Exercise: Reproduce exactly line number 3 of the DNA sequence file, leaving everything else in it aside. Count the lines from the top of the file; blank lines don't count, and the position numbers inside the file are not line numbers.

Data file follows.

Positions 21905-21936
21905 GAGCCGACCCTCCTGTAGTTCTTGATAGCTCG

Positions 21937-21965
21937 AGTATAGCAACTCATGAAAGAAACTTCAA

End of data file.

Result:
Positions 21937-21965